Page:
Visualizzazione post con etichetta Art history. Mostra tutti i post
Visualizzazione post con etichetta Art history. Mostra tutti i post
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Cristo Redentore (Rio De Janeiro, 1931)


La statua del Cristo Redentore di Rio de Janeiro è uno dei monumenti più conosciuti al mondo. Il monumento, alto circa 39.6 metri, raffigura un grande Gesù Cristo dalle braccia aperte, a simboleggiare il calore e l'accoglienza del popolo brasiliano verso i visitatori.
Situato sulla montagna del Corcovado, all'interno del Parco Nazionale di Tijuca, sorge proprio sulla cima del monte, a più di 700 metri sul livello del mare, a picco sulla città e sulla baia di Rio de Janeiro, è alta 38 metri, di cui 8 metri fanno parte del basamento, in posizione dominante rispetto alla città.
Dall'alto della sua posizione si apre una splendida veduta sul panorama circostante, che comprende la città di Rio de Janeiro con la sua baia. Da qui sono inoltre visibili il Pan di Zucchero e la Baia di Guanabara e Niteròi, così come le spiagge di Copacabana, di Ipanema e la Laguna Rodrigo de Freitas.



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Genre painting




Vincent van Gogh | The reaper after Millet, 1889

Genre painting (or petit genre), a form of genre art, depicts aspects of everyday life by portraying ordinary people engaged in common activities.
One common definition of a genre scene is that it shows figures to whom no identity can be attached either individually or collectively - thus distinguishing petit genre from history paintings (also called grand genre) and portraits.
A work would often be considered as a genre work even if it could be shown that the artist had used a known person - a member of his family, say - as a model.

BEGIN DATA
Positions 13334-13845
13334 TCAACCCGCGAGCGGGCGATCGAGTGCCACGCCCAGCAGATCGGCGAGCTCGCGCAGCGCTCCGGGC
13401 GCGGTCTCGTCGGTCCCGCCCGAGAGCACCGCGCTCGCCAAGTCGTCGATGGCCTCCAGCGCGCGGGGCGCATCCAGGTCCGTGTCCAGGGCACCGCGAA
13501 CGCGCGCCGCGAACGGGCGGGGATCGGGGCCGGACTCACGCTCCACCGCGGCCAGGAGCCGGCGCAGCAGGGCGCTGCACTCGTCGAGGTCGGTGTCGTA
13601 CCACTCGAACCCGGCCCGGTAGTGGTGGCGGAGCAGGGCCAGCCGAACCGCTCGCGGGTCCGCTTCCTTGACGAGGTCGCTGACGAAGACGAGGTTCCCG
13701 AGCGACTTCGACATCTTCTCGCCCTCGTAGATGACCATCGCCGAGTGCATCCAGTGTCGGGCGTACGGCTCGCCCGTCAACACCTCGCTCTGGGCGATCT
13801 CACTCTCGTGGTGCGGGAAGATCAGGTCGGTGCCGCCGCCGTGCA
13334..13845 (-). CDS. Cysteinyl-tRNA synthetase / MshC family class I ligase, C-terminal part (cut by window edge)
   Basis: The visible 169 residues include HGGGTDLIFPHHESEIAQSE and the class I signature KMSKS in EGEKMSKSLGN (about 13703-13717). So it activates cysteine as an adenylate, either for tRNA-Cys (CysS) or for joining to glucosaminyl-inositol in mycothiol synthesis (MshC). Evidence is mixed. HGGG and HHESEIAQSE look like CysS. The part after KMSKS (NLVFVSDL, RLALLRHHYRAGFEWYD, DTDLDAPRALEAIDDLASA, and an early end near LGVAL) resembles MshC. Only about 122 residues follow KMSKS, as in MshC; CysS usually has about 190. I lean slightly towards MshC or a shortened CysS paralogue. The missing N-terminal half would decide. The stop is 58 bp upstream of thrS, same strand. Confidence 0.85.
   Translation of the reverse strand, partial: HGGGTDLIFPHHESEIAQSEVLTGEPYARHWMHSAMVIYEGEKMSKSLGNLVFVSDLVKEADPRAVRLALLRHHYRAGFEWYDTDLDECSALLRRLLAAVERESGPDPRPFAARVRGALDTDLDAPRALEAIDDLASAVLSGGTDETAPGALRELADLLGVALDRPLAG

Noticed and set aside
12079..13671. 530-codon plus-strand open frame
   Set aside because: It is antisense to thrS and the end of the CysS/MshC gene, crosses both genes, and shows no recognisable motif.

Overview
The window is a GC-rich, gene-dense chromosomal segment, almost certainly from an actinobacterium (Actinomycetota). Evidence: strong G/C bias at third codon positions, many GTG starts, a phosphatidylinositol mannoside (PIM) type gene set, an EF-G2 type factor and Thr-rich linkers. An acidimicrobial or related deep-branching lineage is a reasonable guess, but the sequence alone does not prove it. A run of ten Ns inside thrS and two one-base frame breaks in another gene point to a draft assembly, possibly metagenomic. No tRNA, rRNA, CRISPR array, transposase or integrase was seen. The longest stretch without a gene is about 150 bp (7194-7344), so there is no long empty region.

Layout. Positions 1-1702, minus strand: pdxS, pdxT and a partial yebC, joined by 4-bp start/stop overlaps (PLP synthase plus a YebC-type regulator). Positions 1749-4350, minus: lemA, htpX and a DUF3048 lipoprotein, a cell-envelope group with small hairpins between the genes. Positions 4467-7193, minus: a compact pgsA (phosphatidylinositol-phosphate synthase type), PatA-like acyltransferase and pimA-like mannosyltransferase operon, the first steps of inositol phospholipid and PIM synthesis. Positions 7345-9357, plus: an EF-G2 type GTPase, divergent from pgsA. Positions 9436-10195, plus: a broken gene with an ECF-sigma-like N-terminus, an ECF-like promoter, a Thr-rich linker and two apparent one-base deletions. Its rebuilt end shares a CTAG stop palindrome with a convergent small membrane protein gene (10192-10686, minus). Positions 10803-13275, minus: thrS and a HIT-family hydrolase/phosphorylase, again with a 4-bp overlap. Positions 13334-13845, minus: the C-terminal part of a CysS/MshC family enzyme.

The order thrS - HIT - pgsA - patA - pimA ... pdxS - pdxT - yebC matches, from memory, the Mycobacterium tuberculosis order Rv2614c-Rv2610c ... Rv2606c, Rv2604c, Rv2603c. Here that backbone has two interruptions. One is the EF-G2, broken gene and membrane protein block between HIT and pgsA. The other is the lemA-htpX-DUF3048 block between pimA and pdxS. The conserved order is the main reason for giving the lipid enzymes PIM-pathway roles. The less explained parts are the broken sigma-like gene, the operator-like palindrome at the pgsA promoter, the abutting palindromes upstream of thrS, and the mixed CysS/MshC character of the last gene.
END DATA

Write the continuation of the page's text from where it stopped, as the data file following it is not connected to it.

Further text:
In this case it would depend on whether the work was likely to have been intended by the artist to be perceived as a portrait - sometimes a subjective question.
The depictions can be realistic, imagined, or romanticized by the artist. Because of their familiar and frequently sentimental subject matter, genre paintings have often proven popular with the bourgeoisie, or middle class.


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Ancient Buddhism and Buddhist Art


Buddha, Probably Amitabha Amituofo | Early 7th century | China | Metropolitan Museum of Art

The history of Buddhism spans from the 6th century BCE to the present. Buddhism arose in the eastern part of Ancient India, in and around the ancient Kingdom of Magadha (now in Bihar, India), and is based on the teachings of Siddhārtha Gautama.
The religion evolved as it spread from the northeastern region of the Indian subcontinent through Central, East, and Southeast Asia. At one time or another, it influenced most of the Asian continent.
The history of Buddhism is also characterized by the development of numerous movements, schisms, and schools, among them the Theravāda, Mahāyāna and Vajrayāna traditions, with contrasting periods of expansion and retreat.